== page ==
Toilets have not always been inside homes. In fact, as recently as Victorian times toilets were designed to be outside the home. This may seem inconvenient but, the simple fact was that the plumbing wasn’t available to get a toilet in your home. Of course, the benefit was overflowing toilets were less of a concern.
However, it’s hard to beat the convenience of a modern toilet. That is providing it’s working properly. Any sound other than water going down the pan needs looking at. It’s a good idea to have the number of an emergency plumber Sydney handy, being without a toilet or having an overflowing one is not an attractive option.
Most Common Toilet Noises To Be Wary Of
If your toilet is making any of these sounds you need to get it looked at.
Any noise outside of the normal should be investigated further.
The good news is that there a limited number of things that can go wrong with your toilet. In fact, the issue is most likely to be one of the following:
Clogs often happen in the pipes just after the toilet as there is too much waste going through the pipes. Toilets have an ‘S’ shape pipe exiting them to ensure there is always water in the base of the toilet, preventing odors from entering your home.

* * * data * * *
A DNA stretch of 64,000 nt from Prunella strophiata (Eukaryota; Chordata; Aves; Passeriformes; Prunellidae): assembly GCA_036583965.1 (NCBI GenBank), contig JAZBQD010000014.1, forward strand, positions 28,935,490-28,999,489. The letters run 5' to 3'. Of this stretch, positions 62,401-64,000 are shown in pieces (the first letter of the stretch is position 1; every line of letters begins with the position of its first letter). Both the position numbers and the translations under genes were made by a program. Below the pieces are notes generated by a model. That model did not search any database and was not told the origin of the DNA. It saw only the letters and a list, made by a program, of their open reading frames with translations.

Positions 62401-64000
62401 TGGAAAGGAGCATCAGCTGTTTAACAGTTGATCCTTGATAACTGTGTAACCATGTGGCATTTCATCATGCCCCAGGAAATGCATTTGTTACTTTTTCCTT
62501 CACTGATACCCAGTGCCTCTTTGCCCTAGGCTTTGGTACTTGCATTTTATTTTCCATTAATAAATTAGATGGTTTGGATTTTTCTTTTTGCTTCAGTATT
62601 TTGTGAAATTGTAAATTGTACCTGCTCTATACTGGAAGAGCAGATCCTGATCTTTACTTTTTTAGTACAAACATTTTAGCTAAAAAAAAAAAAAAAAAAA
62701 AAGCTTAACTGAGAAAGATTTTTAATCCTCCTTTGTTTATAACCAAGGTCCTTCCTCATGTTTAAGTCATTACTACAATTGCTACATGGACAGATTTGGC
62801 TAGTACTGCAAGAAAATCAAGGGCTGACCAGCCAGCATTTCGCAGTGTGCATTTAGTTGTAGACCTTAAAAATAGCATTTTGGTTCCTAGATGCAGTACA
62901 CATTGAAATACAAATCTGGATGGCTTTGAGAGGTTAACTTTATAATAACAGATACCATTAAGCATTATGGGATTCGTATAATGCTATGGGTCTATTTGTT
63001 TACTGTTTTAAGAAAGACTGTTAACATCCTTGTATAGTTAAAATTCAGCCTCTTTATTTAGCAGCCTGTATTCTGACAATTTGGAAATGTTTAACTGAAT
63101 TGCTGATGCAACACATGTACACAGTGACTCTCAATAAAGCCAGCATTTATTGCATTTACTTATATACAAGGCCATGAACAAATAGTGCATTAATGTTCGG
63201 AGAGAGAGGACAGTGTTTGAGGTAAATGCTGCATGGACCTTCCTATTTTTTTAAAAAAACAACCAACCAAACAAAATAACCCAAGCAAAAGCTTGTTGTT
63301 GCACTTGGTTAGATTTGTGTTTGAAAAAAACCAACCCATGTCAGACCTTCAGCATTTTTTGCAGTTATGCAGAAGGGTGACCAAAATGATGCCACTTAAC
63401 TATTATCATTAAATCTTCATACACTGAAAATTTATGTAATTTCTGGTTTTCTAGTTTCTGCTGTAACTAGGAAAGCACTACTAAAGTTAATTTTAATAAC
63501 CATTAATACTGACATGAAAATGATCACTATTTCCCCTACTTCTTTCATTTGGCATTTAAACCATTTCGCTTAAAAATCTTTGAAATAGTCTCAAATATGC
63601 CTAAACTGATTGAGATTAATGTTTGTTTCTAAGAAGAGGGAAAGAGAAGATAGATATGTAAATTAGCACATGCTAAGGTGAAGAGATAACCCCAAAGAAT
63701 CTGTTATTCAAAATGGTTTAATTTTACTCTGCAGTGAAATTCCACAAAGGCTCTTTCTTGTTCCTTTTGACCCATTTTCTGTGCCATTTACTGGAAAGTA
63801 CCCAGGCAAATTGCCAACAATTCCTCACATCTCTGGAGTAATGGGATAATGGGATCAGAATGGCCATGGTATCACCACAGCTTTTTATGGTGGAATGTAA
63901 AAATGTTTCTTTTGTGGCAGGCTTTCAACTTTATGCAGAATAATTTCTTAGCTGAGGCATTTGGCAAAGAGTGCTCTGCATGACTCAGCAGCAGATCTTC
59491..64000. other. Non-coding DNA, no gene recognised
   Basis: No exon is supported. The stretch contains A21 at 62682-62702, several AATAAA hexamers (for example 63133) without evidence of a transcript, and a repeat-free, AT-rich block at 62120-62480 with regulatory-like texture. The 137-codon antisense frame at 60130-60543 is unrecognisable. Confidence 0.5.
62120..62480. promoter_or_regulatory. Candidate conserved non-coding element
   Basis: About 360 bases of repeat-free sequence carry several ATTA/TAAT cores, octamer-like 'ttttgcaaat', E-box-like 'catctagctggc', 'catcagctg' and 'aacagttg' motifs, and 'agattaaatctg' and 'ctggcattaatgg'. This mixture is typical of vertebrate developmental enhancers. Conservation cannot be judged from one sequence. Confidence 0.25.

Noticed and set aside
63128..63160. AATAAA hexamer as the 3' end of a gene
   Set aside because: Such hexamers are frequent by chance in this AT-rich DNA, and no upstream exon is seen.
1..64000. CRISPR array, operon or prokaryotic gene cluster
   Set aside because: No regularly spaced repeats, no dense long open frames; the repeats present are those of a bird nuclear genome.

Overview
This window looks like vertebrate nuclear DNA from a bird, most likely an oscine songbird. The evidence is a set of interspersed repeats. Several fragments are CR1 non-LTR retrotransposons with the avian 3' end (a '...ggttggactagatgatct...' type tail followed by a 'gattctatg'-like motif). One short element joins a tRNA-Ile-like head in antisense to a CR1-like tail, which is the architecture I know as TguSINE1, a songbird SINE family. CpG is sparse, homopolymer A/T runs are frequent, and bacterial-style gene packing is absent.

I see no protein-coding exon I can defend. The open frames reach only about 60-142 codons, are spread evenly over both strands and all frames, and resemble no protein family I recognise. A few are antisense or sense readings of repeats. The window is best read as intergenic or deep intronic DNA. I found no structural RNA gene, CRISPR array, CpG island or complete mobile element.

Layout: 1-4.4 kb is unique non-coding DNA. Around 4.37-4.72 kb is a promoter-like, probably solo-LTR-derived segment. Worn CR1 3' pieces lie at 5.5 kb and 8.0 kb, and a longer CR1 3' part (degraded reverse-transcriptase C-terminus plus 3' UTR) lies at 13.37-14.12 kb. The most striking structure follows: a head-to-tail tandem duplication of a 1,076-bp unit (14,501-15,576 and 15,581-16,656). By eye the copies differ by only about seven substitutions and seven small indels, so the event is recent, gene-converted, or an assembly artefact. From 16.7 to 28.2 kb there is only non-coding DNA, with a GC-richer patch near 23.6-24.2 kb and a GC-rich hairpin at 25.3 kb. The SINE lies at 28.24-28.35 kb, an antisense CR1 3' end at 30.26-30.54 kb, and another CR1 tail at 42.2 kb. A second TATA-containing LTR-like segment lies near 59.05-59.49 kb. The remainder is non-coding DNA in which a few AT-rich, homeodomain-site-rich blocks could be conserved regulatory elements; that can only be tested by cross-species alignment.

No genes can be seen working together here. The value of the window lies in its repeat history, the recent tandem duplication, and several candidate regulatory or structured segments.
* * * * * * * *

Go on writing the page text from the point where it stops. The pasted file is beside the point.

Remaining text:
However, waste products, toilet paper, and items that shouldn’t be placed in the toilet can cause a clog in these pipes.
This will cause the water level to rise in your toilet and drain slowly. While it’s draining you’ll hear a variety of gurgling and buzzing noises. These are due to the water slowly draining and potentially the creation of airlocks on the other side of the clog.
Fortunately, most clogs can be removed with a plunger or drain snake. Alternatively, the professionals will be happy to take care of it for you.
- Filler Mechanism
The second option is that you have an issue with the filler mechanism. This is effectively a large valve that prevents water from going from the cistern to the toilet. The water fills the cistern and a float rises, effectively shutting off the water supply at a given level.
Hissing, burbling, and running water sounds all suggest there is either a leak in the supply pipe or a washer issue. Leaks in the supply or damaged washers mean water continues to enter the cistern and then goes down the overflow tube into the toilet, creating a constantly running toilet.
In contrast, the washer not sealing at the bottom, between the cistern and the toilet, also creates a constantly running toilet but you’ll hear the water turning on and off periodically as it tops the cistern up.
Replacing the filling mechanism isn’t complicated but, if done improperly can make the problem worse. It’s best to get the professionals to do this.
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